Wednesday, January 4, 2012

New Year decorations

oshougatsu kazari

We had a Christmas tree (since we don't have a fireplace, we needed to make a place for Santa to put the presents) but we put it away. The only holiday decorations in the house right now are these.

The small ones on either side are what the Pumpkin Daddy brought home from his holiday party at work. The large one in the middle is an arrangement my mother made from orchids she got from her neighbor and some things in the garden. The pine (matsu) are symbols of longevity. The clustered red berries are called manryo and which mean "ten thousand ryo," ryo being a large unit of currency in pre-Meiji restoration Japan, and the red berries surrounded by leaves are senryo, or "thousand ryo." The obvious reference to prosperity in their names makes them popular as New Year's decorations.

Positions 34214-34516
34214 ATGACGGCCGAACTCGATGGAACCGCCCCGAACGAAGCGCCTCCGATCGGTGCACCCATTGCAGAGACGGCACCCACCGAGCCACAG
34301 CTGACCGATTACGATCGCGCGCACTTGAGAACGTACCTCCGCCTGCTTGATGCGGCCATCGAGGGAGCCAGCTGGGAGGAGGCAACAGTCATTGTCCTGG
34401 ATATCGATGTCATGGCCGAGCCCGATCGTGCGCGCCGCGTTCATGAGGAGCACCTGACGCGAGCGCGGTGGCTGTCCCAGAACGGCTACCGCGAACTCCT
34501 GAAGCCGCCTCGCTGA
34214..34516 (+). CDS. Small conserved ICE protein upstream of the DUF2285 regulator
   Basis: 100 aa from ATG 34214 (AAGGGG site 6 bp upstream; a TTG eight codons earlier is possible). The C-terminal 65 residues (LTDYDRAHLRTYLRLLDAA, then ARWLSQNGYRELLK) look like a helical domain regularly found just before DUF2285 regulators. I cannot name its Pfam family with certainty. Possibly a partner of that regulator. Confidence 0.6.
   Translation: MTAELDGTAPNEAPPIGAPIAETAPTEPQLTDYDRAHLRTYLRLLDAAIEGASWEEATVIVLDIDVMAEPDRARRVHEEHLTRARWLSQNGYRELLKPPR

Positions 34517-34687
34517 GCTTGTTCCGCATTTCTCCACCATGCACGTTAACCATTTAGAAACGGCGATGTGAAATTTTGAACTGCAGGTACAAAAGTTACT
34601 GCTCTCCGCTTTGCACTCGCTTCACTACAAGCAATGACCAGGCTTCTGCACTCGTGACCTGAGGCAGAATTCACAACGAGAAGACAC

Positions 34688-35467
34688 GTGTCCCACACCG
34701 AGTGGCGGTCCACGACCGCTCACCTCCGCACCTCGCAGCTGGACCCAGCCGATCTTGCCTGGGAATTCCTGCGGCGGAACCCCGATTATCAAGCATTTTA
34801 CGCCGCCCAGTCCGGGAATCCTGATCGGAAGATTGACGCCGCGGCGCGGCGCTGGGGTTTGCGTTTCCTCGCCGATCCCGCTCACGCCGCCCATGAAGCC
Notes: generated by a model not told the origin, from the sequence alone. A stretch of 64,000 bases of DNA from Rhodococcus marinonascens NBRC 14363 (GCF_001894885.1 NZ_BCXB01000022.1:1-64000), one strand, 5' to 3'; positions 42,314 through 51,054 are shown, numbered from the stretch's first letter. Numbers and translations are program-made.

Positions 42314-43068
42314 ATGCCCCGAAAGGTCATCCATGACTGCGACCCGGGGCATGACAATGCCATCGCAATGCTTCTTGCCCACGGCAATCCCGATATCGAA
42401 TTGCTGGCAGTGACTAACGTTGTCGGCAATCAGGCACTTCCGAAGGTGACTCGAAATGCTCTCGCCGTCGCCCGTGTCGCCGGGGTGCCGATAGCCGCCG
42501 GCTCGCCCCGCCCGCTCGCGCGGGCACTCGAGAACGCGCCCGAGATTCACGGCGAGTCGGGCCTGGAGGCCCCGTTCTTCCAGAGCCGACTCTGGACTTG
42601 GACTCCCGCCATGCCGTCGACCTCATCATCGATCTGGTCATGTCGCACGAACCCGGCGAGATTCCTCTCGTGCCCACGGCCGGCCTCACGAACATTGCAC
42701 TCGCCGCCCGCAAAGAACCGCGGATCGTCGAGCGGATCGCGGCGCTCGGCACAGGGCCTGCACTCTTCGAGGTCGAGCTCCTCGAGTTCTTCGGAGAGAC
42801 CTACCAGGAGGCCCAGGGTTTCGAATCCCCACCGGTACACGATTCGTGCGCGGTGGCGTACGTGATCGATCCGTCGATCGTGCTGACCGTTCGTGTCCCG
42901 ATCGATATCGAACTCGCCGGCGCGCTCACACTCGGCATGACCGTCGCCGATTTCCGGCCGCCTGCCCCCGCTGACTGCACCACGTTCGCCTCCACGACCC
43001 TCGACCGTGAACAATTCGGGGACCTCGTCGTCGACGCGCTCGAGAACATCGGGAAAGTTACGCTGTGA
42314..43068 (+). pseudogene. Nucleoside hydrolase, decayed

My mother insisted on bringing them on the 30th of December, as opposed to the 29th or the 31st, because 

1) The 29th has a 9, or "ku" in it. "Ku" means suffering, making the 29th unlucky.

2) Bringing them on the 31st would mean they would only be there for a single day before New Year's Day, making them unlucky.

Japanese superstitions are based on puns. We're punny like that.

Sorry, couldn't resist.